Markleeville Grover Hot Springs Road Bike Ride Details
A short ride with a gentle climb and no shoulders on the road.
Start from the center of Markleville on Hwy 89
GPS: 38.693580, -119.777733 (Markleeville)
GPS: 38.695921, -119.843340 (Grover Hot Springs)
Markleeville Grover Hot Springs Road Bike Ride: A fun road bike ride along the Markleville Creek to an alpine meadow where Grover Hot Springs is located. This is a fee-based public hot springs pool open year-round where you can ride, soak, and relax. A half mile before the Hot Springs is the Grover Hot Springs State Park and Campground. Nearby is some great trout fishing at Markleville Creek and the East Fork of the Carson River. During high water spring flow you can raft down the river. Markleville is a quaint little town with a couple of restaurants, general store and lodging properties. Situated in Alpine County, California’s least populated county with only 210 residents, you can get a sense of the Wild West in the 19th Century.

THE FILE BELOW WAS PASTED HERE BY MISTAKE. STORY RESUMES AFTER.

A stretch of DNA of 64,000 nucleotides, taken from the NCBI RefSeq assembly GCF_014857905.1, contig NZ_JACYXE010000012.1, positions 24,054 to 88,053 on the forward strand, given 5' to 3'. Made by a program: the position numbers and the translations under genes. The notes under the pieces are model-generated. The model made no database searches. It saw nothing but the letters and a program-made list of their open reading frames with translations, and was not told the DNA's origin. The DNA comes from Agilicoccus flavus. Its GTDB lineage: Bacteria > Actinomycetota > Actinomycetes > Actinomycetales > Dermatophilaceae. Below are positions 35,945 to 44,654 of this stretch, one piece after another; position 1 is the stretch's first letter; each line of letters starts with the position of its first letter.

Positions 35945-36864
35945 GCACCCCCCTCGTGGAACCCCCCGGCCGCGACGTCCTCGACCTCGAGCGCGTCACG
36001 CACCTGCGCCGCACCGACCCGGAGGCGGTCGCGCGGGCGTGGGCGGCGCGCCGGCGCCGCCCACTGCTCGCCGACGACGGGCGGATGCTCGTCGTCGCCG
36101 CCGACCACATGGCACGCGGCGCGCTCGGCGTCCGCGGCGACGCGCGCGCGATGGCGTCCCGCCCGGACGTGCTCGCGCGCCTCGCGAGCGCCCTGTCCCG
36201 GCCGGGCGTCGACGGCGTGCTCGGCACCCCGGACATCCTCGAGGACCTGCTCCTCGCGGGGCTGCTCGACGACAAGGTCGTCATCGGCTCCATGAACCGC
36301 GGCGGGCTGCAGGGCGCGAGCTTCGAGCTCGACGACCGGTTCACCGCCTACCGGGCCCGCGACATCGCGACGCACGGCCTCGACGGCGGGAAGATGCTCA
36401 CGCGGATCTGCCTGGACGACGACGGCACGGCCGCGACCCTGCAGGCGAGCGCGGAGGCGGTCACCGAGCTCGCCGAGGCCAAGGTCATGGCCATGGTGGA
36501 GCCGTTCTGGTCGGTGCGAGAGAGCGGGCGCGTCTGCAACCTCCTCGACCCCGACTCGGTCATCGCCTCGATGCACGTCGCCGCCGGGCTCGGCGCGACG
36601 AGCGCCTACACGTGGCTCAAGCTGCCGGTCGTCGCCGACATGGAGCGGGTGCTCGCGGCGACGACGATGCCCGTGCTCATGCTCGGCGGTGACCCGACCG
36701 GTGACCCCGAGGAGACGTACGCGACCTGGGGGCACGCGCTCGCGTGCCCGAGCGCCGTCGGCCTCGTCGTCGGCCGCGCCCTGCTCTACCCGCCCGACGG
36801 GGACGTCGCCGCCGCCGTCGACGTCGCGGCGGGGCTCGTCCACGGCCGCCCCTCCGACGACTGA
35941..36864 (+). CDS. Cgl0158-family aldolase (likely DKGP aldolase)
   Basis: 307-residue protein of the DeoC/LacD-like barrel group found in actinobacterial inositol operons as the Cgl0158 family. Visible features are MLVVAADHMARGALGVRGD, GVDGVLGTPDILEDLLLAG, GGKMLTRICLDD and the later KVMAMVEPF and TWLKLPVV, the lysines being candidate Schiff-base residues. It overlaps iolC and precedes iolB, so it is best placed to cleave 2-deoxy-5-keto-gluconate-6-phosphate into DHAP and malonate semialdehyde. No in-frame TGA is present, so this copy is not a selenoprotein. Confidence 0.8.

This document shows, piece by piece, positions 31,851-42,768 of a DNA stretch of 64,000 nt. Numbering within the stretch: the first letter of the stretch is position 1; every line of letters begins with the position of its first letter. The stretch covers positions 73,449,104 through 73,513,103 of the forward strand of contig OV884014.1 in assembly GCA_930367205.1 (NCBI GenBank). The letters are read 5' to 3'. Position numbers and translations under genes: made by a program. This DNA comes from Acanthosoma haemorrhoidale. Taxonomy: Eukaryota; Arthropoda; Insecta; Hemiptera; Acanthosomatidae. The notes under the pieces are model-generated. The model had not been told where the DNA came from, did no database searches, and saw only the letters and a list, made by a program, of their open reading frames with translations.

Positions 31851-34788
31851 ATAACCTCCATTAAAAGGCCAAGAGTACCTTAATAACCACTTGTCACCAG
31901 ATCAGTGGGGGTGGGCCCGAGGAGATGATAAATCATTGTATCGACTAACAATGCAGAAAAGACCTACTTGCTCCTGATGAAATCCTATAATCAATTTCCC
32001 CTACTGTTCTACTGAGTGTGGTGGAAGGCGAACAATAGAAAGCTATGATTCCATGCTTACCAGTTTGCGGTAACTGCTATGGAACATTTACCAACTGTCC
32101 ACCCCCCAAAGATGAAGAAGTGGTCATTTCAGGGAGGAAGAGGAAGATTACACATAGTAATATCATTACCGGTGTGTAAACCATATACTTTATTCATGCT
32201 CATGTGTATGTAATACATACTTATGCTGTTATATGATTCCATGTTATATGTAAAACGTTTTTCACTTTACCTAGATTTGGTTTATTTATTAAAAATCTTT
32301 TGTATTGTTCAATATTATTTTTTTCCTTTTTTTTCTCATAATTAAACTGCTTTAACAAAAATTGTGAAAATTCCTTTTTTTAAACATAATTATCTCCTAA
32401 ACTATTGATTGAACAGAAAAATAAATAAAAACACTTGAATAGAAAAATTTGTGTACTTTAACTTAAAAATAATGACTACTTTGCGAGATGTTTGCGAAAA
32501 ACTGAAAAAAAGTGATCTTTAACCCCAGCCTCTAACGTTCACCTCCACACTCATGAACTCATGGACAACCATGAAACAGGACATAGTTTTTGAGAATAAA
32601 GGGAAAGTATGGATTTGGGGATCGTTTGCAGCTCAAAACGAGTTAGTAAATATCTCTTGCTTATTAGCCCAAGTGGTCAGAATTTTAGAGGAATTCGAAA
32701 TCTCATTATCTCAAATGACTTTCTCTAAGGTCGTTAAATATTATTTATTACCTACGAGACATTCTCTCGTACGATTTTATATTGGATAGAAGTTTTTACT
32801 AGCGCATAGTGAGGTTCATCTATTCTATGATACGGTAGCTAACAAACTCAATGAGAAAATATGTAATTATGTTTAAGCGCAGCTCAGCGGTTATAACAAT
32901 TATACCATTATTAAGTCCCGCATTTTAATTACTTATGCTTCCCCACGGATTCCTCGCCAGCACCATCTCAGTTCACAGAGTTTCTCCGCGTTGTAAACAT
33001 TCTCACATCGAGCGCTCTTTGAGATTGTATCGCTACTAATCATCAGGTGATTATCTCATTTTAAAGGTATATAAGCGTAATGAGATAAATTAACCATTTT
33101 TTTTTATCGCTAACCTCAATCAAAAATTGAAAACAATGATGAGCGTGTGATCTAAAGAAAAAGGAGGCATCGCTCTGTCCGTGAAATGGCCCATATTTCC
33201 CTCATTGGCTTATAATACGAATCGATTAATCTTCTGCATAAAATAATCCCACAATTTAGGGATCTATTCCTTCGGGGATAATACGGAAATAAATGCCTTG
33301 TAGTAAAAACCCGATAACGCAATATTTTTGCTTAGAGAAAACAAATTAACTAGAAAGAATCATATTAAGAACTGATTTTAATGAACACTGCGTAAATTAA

A short distance from downtown is the Markleville Museum that is the location of the Log Jail House built in 1875, and the Old Webster School that operated from 1882 to 1929. The original inhabitants were Hung Lei Ti, a southern Washoe tribe. Jacob J. Marklee built a toll bridge crossing the Carson River in 1861 to profit from the traffic en route to Silver Mountain City, a silver mining town founded in 1858 by Norwegian miners located on Silver Creek just 6 miles northeast of Ebbetts Pass. In 1875, the county seat moved from Silver Mountain to Markleville on Marklee’s property – the current site of Alpine County Courthouse. Those that didn’t strike it rich settled in the alpine meadows to grow alfalfa, hay and barley to feed their cows, cattle and sheep, and to supply the ongoing mining operations in the area. This region continues to provide rich grazing land for cattle.